It is almost complete, works much in the same fashion as the app for the To Do’s.  Here are some preliminary screen shots.  If you see something that needs to be added or improved please let me know, thanks.

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iPhone Lotus Notes “To Do” web app video

On July 29, 2009, in mobile, xpages, by Mark Hughes

Here is the video of the To Do app. It was recorded on the iPhone simulator on my wife’s Mac. I didn’t investigate how to turn the mic off with jing, and it doesn’t refresh as well as i would like, but hey it was free. You can hear my daughter playing with her rattle in the background, and some annoying mighty mouse clicks… but other than that i think it shows the UI pretty well.

 

Manage your Lotus Notes To Do’s on the iPhone

On July 28, 2009, in mobile, xpages, by Mark Hughes

The iPhone is great, especially with Lotus Notes Traveler 8.5.1, but is missing a few items that the blackberry includes.  One of these items is the To Do  functionality.  Seeing a need for people to manage their to do’s on the iPhone, i created an Xpage “To Do” app that runs in its own process when saved to the home page.  I have seen different apps that let you read or view your to do’s, but they have limited functionality, you could not edit them, create them, or view attachments.

To avoid the Apple app update submittal headache, I think a web app was the right way to go.  Updates can be done by replacing the design of the database, or making a few changes, then everyone gets the changes.

All to do’s are stored in the mail file, and i didn’t want others to have  modify their mail file templates to use this new functionality.  The beauty of Xpages is that i can compute the data sources to the the users mail file who is logged in.  So to install this application, all you need is a Domino 8.5.1 server, and you simply drop the database in a directory, and send a web link to the iPhone.  Who-ever logs in gets their to do’s, the mail file doesn’t even have to be on the same server, except if they want to view attachments.

If you would like more information about this product please email me, thanks

Update here is a new post with video – Video 

Now for some screen shots(Video coming later this evening)

Home Screen

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Loading Page

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Application home screen

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Drop Down combo box for View By: and Status:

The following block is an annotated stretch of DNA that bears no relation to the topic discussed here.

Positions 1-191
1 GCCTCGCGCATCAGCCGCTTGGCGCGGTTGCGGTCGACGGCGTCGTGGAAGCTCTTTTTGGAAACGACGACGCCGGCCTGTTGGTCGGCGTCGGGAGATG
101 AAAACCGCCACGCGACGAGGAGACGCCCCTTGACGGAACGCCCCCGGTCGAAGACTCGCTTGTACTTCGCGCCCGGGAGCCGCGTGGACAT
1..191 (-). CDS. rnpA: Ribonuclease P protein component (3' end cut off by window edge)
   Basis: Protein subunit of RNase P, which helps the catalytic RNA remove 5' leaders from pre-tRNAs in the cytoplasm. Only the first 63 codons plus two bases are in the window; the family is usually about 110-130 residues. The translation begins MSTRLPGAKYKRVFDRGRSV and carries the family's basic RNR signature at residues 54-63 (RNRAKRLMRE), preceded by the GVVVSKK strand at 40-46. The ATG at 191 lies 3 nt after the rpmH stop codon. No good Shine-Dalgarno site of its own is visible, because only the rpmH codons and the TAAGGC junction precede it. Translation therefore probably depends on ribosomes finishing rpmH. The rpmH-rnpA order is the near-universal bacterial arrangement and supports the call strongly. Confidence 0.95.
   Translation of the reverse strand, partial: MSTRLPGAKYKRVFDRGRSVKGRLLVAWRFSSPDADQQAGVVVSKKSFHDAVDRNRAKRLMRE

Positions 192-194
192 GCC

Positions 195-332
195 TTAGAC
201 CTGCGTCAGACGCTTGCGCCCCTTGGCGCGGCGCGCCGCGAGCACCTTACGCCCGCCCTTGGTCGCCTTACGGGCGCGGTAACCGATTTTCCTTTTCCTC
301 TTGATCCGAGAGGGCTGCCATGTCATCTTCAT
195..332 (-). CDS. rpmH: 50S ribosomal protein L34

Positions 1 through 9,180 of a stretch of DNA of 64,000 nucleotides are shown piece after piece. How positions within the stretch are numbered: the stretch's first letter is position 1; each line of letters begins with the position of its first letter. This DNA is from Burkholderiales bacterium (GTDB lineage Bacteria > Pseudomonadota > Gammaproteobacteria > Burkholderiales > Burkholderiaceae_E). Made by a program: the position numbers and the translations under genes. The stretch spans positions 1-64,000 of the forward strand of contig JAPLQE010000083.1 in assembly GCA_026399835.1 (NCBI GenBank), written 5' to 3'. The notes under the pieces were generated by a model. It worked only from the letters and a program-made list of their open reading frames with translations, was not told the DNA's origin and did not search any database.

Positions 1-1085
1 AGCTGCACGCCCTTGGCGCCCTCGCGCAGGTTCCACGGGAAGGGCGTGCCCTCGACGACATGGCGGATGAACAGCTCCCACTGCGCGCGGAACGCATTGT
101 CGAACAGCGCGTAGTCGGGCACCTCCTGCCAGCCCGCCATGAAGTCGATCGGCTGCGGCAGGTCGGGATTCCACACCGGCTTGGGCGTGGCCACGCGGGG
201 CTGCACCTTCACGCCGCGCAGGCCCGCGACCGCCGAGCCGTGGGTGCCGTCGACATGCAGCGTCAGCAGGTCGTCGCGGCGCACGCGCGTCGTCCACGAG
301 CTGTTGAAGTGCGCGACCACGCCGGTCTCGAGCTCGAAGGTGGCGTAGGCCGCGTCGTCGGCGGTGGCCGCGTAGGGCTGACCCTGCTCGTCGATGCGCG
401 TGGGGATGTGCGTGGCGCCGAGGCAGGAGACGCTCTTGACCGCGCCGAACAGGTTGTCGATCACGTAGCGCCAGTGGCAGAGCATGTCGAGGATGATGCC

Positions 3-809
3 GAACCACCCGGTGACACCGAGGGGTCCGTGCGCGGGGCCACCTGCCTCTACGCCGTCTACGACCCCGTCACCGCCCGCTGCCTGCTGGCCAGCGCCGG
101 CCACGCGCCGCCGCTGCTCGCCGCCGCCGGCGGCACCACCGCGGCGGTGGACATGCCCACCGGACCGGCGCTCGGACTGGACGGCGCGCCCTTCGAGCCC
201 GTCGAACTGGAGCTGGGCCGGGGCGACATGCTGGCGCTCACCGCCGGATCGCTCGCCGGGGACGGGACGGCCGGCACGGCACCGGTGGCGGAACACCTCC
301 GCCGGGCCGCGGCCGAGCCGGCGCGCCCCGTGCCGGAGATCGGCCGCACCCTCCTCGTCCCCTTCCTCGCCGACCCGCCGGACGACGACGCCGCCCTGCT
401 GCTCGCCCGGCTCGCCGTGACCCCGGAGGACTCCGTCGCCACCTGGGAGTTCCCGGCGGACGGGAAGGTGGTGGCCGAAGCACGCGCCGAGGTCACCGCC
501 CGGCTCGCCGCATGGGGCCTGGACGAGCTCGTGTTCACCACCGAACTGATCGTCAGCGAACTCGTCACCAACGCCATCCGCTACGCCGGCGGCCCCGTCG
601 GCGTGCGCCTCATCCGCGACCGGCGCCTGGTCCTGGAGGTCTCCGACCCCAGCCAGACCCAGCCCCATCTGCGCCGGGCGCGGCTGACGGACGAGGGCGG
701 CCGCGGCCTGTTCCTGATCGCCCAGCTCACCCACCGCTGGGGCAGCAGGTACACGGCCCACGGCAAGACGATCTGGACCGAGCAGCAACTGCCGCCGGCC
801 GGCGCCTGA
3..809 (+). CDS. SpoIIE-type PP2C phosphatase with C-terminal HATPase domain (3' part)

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The To Do Form, notice attachments at the bottom

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An Attachment, you can scroll around to see it, also planning on adding a button to open in Safari.

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The first thing you need to do to make your Xpage application look like a native iPhone app is to put all the parts(view, form, etc.) into 1 Xpage.  I did this with two panels, one is hidden while the other is showing.  In the first panel, which is set to display:none by default, is the contact form.  The other panel which is visible by default is the view and search function.

Configure the links in the view to set the document(data source for the contact panel) to the universal docid  by using the columns onClick event on the events tab. Set it to partial update the contact panel to receive the information from the document data source. On the client side js in the onClick event, set the panel with the search view in it to display:none, then set the contact panel to display:block.

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Then create a back button on the contact form that hides the contact panel, and displays the search view panel.

The reason you need to put everything on one page and use Ajax refresh is because of the next step, also it is much much faster then changing pages.  Add this meta tag to the Xpage.

<meta name="apple-mobile-web-app-capable" content="yes" />

When a user bookmarks a your web page with this meta tag on the iPhone home screen, it will open in its own safari app process, it will not show the location bar or the bottom nav bar.  If you click on a link to another web page it will open it in a normal Safari window and take you away from the app, ruining your appearance of it being a native app.

Another meta tag that really makes a difference is:

<meta name="apple-mobile-web-app-status-bar-style" content="black" />

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This will set the top bar with “ATT and time” to be black when the app is opened.   

Now we want a custom icon on the iPhone home page, and a startup image too.  For this we add two links:

<link rel="apple-touch-icon" href=”/icon.png” />
<link rel="apple-touch-startup-image" href="/startup.png" />

Notice the CRM app icon on the desktop, then look at the startup “splash screen” image.

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The start up image comes up immediately, then waits for your page to open.  I suggest making your own Domcfg.nsf login form using the ultralite login subform as a start, then make the buttons and fields allot bigger.  i also found out that sometimes this replaces the iPhone home icon with the ultralight login image, so fix that as well, every app will have to have a custom login form.  I also added the ability to remember the password, not just the username.  You can search the web to find the correct dimensions for these pictures.